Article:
A Culture of Silence: What Decides the Value of Life? 

In the past week alone, two tragic incidents left Indian people in shock and despair. One is the death of the former Army Chief and the first Chief of Defence of the Indian Armed Forces Bipin Rawat along with 12 other defense personnel, as well as his wife. The other was the the gunning down of 14 innocent civilians by the Indian army under the alleged suspicion of them being militants.

Both of these incidents are disturbing and need the attention of Indian people. But if we look closely, we see a disturbing silence around the Nagaland incident among all the media platforms – be it mainstream, alternative or social media. Major politicians, film actors, celebrated cricketers, social media influencers expressed their condolences over the former incident but silent on the latter.

A culture of keeping silent on issues of oppression

The state of Nagaland is a tribal dominated state. It has been under the draconian Armed Forces Special Powers Act (AFSPA) since 1958. Under this act, any army personnel, even a non-commissioned officer, can fire upon civilians on the basis of mere suspicion. The enforcement of this act is very controversial since among the five states in which it is in force, three are tribal and the other two are minority-dominated states.

The act was challenged in the Supreme Court of India by the Naga People’s Movement of Human Rights in 1980. But the Supreme Court upheld it as a temporary measure. Yet, after four decades, it is still operative. In 2016, it came under the spotlight again due to several alleged extra-judicial killings in Manipur. An enquiry was ordered against 1,528 alleged extra-judicial killings done under the impunity granted by AFSPA. Despite this, there is a culture of silence maintained by the Indian media and other democratic institutions towards the oppressive nature of the law and the irrational impunity granted to the armed forces in those states.

This culture of silence can enable any institution to behave with toxicity. The Indian army has been enjoying impunity when it comes to several allegations of caste discrimination and gender-specific violences. For example, in December 2014, a court directed the Indian army to pay a sum of Rs 10 lakh as ex-gratia amount to the family of Thangjam Manorama, who was raped and killed by the paramilitary unit of Indian army.

Such a case also happened in 1991 in a village named Kunan Poshpora in Kashmir. A similar incident took place in Vakapalli in Andhra Pradesh in 2007 where 11 Adivasi women from the Kondh tribe were gangraped at gunpoint by Greyhounds personnel, a police special force against the anti-naxalites. The victims are yet to get justice.

In January 2018, a video posted by one Indian army soldier named Kamlesh Yadav went viral on social media where he alleged that he was facing caste discrimination in the army. He said that he made several complaints but got no redressal.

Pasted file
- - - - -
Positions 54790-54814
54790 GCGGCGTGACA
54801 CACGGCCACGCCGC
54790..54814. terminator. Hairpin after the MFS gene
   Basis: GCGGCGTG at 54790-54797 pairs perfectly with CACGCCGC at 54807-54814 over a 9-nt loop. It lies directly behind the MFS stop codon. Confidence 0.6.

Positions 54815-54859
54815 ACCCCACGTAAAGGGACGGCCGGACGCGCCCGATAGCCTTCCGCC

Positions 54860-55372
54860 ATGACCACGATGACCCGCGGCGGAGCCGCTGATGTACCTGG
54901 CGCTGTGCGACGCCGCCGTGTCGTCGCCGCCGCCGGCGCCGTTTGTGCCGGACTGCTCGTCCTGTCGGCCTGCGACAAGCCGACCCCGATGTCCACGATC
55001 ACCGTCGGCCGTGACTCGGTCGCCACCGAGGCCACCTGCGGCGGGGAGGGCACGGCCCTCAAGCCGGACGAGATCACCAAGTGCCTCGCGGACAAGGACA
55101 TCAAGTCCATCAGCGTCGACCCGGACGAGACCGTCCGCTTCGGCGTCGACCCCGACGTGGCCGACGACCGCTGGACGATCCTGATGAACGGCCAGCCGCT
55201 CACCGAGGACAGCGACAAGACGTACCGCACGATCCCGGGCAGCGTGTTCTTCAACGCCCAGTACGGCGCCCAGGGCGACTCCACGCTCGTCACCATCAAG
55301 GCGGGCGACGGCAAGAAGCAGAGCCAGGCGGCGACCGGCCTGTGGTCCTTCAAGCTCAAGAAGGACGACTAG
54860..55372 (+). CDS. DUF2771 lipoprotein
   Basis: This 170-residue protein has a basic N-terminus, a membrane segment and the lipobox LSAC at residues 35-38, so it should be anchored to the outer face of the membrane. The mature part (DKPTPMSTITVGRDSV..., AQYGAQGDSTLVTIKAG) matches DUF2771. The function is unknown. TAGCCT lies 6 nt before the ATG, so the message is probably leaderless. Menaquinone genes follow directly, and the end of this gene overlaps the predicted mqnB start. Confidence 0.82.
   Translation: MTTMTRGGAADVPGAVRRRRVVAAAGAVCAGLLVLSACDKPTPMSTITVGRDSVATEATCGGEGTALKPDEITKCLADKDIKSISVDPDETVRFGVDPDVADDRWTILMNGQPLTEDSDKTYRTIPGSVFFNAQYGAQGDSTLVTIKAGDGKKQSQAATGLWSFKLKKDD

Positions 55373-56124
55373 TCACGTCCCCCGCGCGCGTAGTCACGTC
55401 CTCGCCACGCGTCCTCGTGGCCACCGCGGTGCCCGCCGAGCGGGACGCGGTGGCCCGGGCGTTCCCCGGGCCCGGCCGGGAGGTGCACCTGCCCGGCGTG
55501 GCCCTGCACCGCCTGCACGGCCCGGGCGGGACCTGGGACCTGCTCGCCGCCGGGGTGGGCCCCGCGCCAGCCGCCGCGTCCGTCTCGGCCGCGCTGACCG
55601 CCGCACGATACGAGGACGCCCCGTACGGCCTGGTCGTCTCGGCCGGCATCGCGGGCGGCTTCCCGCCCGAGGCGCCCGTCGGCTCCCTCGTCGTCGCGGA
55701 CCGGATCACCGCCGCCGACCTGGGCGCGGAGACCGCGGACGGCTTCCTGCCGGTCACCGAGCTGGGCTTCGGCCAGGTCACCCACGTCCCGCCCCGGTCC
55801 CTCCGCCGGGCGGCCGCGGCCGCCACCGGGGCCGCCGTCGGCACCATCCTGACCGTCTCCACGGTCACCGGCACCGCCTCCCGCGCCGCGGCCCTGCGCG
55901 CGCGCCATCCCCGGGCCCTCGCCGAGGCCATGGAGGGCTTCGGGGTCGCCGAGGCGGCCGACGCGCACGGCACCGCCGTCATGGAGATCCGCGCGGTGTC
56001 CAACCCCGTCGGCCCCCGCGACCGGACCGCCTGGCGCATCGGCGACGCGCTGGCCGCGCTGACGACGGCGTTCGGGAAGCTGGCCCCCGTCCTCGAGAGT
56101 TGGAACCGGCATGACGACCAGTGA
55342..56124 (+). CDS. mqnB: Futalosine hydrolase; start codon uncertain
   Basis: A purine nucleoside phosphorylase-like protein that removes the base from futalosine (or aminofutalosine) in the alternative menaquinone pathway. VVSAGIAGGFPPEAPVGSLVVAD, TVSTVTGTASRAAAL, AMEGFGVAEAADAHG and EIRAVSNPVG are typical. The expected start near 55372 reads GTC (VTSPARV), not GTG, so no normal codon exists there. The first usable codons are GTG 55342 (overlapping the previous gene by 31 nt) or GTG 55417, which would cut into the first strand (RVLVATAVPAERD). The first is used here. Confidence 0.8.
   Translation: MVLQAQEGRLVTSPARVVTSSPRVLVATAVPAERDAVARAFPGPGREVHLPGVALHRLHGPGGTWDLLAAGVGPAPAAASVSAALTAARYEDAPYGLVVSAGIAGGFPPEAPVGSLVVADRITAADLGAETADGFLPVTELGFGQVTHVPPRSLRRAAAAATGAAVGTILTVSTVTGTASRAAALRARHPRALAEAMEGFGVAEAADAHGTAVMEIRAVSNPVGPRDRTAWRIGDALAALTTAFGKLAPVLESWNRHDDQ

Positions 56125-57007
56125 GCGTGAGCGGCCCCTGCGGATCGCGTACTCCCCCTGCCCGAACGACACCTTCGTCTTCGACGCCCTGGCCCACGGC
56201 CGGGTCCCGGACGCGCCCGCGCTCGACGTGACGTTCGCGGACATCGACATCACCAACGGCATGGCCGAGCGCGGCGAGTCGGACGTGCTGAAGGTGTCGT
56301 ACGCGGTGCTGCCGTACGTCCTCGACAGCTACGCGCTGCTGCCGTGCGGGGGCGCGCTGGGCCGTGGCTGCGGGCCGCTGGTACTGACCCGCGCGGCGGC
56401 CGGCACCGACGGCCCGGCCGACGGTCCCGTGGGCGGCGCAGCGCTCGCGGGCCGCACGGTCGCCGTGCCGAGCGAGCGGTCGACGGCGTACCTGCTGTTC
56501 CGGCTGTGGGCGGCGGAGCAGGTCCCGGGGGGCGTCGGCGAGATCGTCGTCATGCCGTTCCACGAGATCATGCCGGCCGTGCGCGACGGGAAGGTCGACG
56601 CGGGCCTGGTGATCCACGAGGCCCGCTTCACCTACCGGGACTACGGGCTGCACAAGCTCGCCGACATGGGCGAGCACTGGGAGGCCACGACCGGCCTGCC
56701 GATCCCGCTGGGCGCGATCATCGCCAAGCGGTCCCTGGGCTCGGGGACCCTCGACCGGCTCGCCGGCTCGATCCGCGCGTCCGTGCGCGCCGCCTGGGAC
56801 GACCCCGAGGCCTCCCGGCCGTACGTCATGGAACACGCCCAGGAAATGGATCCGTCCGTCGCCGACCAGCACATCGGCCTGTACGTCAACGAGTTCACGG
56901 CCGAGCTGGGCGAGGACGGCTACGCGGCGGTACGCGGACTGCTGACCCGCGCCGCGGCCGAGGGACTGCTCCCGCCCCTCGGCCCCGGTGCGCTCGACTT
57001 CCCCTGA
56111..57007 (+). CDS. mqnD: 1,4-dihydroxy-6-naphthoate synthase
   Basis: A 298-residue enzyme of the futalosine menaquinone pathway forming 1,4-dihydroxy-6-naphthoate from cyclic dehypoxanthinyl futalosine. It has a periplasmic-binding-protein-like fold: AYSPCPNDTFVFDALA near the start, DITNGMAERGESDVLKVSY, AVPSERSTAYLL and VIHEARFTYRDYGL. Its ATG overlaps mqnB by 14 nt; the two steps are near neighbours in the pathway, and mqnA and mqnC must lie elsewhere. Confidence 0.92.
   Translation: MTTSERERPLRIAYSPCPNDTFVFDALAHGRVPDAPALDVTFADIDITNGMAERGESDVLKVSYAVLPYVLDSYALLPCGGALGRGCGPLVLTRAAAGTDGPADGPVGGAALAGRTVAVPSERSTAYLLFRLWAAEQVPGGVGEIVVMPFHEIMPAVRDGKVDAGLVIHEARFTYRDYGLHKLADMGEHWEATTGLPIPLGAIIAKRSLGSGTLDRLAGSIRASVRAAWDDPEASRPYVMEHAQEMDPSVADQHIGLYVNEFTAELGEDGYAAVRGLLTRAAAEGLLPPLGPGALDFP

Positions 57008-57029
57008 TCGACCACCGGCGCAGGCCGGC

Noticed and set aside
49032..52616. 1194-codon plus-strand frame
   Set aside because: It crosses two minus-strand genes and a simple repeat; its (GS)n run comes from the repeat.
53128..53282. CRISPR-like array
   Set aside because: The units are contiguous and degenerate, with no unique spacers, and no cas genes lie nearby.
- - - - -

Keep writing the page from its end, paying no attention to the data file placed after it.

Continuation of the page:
There are many such incidents of torture and discrimination around India.

The manufacturing of consent by the media

After the BJP came to power in 2019 amidst allegations of the government politicising the security forces, media houses started to radically accommodate news favouring defence institutions over mass issues. For example, the media justified disastrous economic measures like demonetisation by comparing common people standing in queue to army personal patrolling in borders. This helped towards the manufacturing consent in favour of government policies – be it economic, political or cultural – a big threat towards the democratic set up of the Indian state if left unchecked.

Even the caste-privileged academia shows little interest in critically engaging with such topics. In the absence of a counter-narrative, the common masses get influenced by the mainstream media narrative and a common consent is developed in favour of masochist behaviour by the army as well as police.

For example, we can look at another recent incident from Assam where on November 29, a student leader was lynched by a mob. In response, a demand for instant justice was put out on social media. Led by a famous journalist from the state, he stated in a viral video why the person who was leading the mob needed to be shot at sight. Later on, when the same person had been apprehended, he was killed. The police claims that he got hit by a police van after trying to run from another police van. This death was celebrated by bursting crackers and shouting slogans in favour of the police in Assam.

It is worth noting that in most of these extra-judicial killings, the victims belong to a marginalised identity – be it caste, class or gender.

This sense of impunity may lead to the total collapse of rule of law in a country. Hence, the time to end this culture of silence maintained by the mainstream media, political parties and other democratic institutions when it comes to such issues is now. Otherwise, our greatest achievement as the largest democracy of the world will remain under threat.

Ashok Danavath is a Tribal graduate scholar from TISS, Hyderabad. He has worked as a Policy, Development and Welfare professional at Libtech India. He is currently at the International Institute of Social Studies (ISS), Erasmus University Rotterdam, Netherlands. His ongoing research pertains to the marginalization of SC-ST communities in India. 

Taniya Laskar is secretary General of Barak Human Rights Protection Committee. A lawyer by profession she is also a rights practitioner and Activist Working on NRC citizenship issues of marginalised people in northeast India. 

Featured image credit: Pariplab Chakraborty